My loved one is suffering from dementia, what can I do to help?
Although we don’t enter this world knowing how to connect with someone with dementia, we can learn how to do so. The more you communicate, the easier it will be to care for a loved one, and your relationship will almost certainly improve. As you take care of someone with a dementia disorder, good communication skills will also help you deal with the challenging situations you may encounter.
• Have a Kind Manner
Your tone of voice and body language communicate your emotions and thoughts better than your words. Make a good impression on your beloved by addressing them in a friendly, respectful manner. Using your facial expressions, tone of voice, and physical contact can help you convey your message and display your feelings of love.
• Activate the Person’s Interest
Turn off the radio or television, close the curtains or door, or move to a quieter place to reduce noise and distractions. Before speaking, address them by name, identify yourself by name and connection, and use nonverbal signals and touch to keep their attention.
Make eye contact with them if they are seated and get down on her level. You can learn more about seniors’ mental health by understanding how to treat seniors with dignity and respect, especially if they suffer from dementia or Alzheimer’s.
• Explain Everything Obliviously
Try to make your sentences and vocabulary as straightforward as possible. Instead of raising your, speak slowly, clearly, and reassuringly. Whenever possible, repeat your message or question with the exact wording if they do not get it the first time. If they still don’t understand, give them some time to think and ask the question again. Use names of individuals and places rather than pronouns.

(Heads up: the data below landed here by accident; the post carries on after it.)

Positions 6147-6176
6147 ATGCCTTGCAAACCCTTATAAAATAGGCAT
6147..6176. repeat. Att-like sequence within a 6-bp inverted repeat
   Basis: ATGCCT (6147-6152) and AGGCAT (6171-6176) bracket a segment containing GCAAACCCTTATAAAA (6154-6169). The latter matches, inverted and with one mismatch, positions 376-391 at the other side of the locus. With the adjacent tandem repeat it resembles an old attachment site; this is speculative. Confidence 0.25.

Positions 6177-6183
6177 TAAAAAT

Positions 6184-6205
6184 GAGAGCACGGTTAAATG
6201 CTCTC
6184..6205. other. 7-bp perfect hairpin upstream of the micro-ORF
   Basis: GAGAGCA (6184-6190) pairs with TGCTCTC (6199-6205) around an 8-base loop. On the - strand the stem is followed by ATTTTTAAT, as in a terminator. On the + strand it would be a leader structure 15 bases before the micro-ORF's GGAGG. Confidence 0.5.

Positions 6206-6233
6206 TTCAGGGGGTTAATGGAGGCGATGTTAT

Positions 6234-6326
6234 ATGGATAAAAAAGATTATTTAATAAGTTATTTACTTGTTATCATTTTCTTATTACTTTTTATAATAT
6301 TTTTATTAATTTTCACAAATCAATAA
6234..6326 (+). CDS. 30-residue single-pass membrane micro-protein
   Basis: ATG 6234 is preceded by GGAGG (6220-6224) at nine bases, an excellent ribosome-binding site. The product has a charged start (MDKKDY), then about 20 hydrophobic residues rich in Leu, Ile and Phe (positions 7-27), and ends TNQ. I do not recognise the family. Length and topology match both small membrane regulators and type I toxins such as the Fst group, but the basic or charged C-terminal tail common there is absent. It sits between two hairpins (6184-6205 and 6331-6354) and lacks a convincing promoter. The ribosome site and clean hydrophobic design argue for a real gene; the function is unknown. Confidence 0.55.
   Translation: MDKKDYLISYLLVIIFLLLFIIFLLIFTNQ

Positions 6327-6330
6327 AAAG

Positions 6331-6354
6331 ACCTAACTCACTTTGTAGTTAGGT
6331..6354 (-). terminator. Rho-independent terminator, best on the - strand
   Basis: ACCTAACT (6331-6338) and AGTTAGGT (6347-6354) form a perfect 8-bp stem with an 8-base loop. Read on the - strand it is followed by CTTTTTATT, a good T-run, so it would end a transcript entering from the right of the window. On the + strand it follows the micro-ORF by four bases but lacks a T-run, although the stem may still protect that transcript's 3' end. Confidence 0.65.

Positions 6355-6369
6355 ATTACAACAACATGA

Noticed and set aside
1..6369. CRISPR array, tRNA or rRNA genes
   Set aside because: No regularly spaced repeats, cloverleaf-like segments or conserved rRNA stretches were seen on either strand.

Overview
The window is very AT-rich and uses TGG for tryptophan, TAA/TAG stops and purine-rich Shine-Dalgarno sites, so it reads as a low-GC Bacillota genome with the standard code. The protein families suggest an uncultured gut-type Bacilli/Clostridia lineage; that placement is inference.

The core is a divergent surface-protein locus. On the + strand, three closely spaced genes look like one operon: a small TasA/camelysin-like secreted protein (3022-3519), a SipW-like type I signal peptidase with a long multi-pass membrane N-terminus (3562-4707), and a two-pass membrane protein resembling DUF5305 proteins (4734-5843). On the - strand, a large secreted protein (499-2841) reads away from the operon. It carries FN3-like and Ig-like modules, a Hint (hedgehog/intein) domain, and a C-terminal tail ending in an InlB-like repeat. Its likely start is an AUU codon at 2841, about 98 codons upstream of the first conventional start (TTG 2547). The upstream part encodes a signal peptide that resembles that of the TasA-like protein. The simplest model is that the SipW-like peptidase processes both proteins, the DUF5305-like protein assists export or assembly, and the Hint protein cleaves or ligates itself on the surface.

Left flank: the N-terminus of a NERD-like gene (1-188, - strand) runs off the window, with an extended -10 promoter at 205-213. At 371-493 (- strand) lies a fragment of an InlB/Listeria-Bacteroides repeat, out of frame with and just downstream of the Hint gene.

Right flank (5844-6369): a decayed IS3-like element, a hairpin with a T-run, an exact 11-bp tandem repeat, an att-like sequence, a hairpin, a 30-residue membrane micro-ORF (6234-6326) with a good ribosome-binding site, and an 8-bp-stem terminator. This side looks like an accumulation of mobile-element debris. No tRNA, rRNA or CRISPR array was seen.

• Pose Easy-to-Answer Questions
The most efficient way to ask questions is to use yes or no ones. Try to avoid providing too many options or open-ended questions. “Would you prefer to wear your blue shirt or your white shirt?”, for example. You can even show them the options—visual cues, help explain the question, and direct them to the answer.
• Attend to Them with All of Your Heart
Be patient with your loved one’s response. There’s nothing wrong with suggesting terms if they’re having trouble coming up with an answer. You should pay attention to nonverbal cues and body language.
• Do Activities Can Break down into a Sequence of Measures
By doing so, several tasks become more manageable. Encourage your loved ones to do what they can, gently remind them of steps they forget, and assist them with actions they cannot complete independently. Visual cues, such as pointing out the location of the dinner plate with your hand, can be beneficial.
• Reassure and Affectionately React
Dementia patients tend to be confused, nervous, and self-conscious. Additionally, they tend to mix up facts and recall events that have never occurred. Do not attempt to convince them that they are wrong. Pay attention to their feelings (which are sincere), comfort, encourage and reassure them with physical and verbal expressions. Holding hands, touching, hugging, and praising them will work when everything else fails.
• Talk About Good Memories
You probably already know that one of the most common mental disorders among the elderly is memory loss. Therefore, reminiscing can be a calming and reassuring experience. Alzheimer’s patients may not remember what happened 45 minutes ago, but they may vividly recall what happened 45 years ago. Therefore, avoid asking short-term memory-based questions, such as what the person had for lunch. You are more likely to get a response if you ask general questions about the person’s distant history instead.